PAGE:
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  • Writer's picturelancebwilkins

An Easy File and Repair Record QuickBooks Solution

This is the second in a series of blog posts that will specifically examine QuickBooks from an agriculture perspective. There is no “QuickBooks for Ag”. So how can we use some of the features in QuickBooks if we are in the ag business?

QuickBooks has the ability to keep electronic copies of documents and files of various sorts. It stores them with a link to transactions or list elements like customers or employees.

This is not a specific agriculture problem. But it can be useful both on a general business level, and as a specific solution for ag users. We’ll examine the feature first, then look at a unique ag application.

You may not have noticed before, but inside various windows in QuickBooks are found small paperclip icons and, in the case of one of the centers like the customer center, an entire column with the header “Attach”.

These are both indicators of the Attached Documents feature. The paper clip graphic in the ATTACH column of the customer list indicates that a document is attached to this customer.

The paper clip icon at the top of the screen opens the Attach Documents function.

A click on the paper clip next to the customer name, in this case MWI, opens a list of one or more documents linked to this customer. See the following graphic.

From this window, the pdf document can be selected and opened.

The icons along the top of the Attachments window show the variety of ways QuickBooks will accept a document for attachment.

It could be scanned in from a paper copy.

If the document is already on the computer, the computer icon could be selected. The user would then navigate to the correct location and select the file to be attached.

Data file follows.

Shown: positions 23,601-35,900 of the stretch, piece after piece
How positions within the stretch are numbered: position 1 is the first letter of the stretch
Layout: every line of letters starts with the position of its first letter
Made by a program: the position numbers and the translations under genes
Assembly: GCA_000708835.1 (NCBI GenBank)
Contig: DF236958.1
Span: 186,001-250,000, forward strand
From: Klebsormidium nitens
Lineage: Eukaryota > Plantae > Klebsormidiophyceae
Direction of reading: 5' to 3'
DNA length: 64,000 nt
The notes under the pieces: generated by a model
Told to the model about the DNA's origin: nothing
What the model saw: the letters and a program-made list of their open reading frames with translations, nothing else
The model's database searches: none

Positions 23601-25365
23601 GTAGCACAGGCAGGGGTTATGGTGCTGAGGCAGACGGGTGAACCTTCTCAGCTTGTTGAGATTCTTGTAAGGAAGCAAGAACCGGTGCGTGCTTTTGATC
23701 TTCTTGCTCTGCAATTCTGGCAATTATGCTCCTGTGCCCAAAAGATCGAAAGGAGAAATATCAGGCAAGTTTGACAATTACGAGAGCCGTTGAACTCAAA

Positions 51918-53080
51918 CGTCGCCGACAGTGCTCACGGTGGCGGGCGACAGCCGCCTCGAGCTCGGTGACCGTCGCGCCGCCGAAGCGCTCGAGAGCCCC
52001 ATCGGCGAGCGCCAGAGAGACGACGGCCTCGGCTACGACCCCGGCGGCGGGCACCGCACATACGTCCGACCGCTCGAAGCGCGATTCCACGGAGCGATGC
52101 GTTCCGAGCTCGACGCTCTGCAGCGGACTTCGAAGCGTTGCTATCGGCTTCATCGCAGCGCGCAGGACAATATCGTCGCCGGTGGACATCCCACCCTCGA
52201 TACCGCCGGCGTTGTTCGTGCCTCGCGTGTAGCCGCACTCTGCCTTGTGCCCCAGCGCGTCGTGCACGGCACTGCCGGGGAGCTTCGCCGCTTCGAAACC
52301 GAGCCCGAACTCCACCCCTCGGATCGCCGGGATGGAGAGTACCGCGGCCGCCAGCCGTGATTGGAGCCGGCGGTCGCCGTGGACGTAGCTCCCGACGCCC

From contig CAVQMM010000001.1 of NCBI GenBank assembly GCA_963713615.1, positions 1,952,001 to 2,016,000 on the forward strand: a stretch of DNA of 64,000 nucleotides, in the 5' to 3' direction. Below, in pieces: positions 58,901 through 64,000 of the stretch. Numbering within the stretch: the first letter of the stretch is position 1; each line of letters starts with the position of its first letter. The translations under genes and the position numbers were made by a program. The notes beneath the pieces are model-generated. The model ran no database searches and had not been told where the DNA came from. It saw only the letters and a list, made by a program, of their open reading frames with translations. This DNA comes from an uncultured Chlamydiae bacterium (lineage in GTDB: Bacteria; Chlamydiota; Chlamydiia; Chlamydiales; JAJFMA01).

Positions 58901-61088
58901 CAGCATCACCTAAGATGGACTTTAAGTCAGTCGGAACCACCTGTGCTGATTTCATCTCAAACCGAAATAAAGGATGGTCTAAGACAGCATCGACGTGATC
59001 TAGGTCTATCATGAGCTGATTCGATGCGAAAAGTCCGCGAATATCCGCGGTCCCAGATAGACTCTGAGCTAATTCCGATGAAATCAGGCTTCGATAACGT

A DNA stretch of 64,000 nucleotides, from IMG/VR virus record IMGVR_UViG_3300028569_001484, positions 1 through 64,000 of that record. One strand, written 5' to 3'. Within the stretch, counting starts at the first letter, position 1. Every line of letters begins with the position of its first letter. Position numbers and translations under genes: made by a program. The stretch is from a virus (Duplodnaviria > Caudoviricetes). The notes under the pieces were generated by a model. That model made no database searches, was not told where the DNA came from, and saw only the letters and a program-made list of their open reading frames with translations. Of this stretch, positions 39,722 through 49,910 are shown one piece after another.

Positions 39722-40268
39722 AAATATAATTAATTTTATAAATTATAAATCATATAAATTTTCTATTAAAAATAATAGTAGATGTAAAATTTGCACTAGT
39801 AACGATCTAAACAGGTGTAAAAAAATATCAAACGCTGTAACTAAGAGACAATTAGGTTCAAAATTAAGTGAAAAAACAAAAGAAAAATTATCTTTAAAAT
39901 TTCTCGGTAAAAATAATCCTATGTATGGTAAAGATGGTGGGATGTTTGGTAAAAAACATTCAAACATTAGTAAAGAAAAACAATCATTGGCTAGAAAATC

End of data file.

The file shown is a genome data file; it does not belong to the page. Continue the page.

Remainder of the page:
Other documents like Word docs and Excel worksheets can also be attached.

The Doc Center can be opened with the third icon, or is available from Company->Documents.

Four documents are shown in the Doc Center screenshot. It is easy just to drag the files from other locations and drop them here.

The arrows point to the indicators that signify the last doc of the list is attached. It is attached to the customer MWI as shown in an earlier screenshot.

The other three are not attached to anything.

It is possible to select documents anywhere on the computer or to scan them into the computer while a transaction or list is open. This action attaches them to the open transaction or list element.

It is also possible to drag them into the Doc Center and then find the place in QuickBooks where you want them attached.

Documents can be attached to transactions just as they can to name lists. Simply click on the paperclip icon.

There are limitations to the Attached Documents feature in QuickBooks.

When the QuickBooks company file is backed up, the documents are not. They have to be included in a separate backup.

Another shortcoming of the feature is security.

The documents are stored in a folder labeled ‘Attach’ in the location of the company file. There are no security precautions that prevent anyone from browsing through that folder and finding, deleting, or altering those individual documents.

So how about Ag? What special application does this have to the ag industry?

Documents can be attached to Fixed Asset Items. From the Fixed Asset Item list, highlight the item you want to attach to and click the Attach button at the bottom of the list window.

If we click on the paperclip icon belonging to the JD 8330 tractor item, the attachment will open. The attachment is an Excel spreadsheet, created earlier and attached to this Fixed Asset item. On that spreadsheet is a record of repair and maintenance costs of this particular piece of equipment.

It is an Excel worksheet which many farmers use now to track these costs. The difference is it resides with QuickBooks. I access it from my list of equipment within QuickBooks. I don’t have to maintain a separate folder with Excel worksheets, carefully naming each one so I am sure to record the repair costs on the correct one.

It’s a small thing. But small things that ease workload and save even a little time add up. This is one worth considering.

You can view this in a video here. It’s the same video as last week, we combined both procedures into one video.

Next week: attacking those pesky workers comp rates for employees with multiple classifications.

Lance Wilkins, QuickBooks Advanced Certified ProAdvisor

M Green and Company LLP

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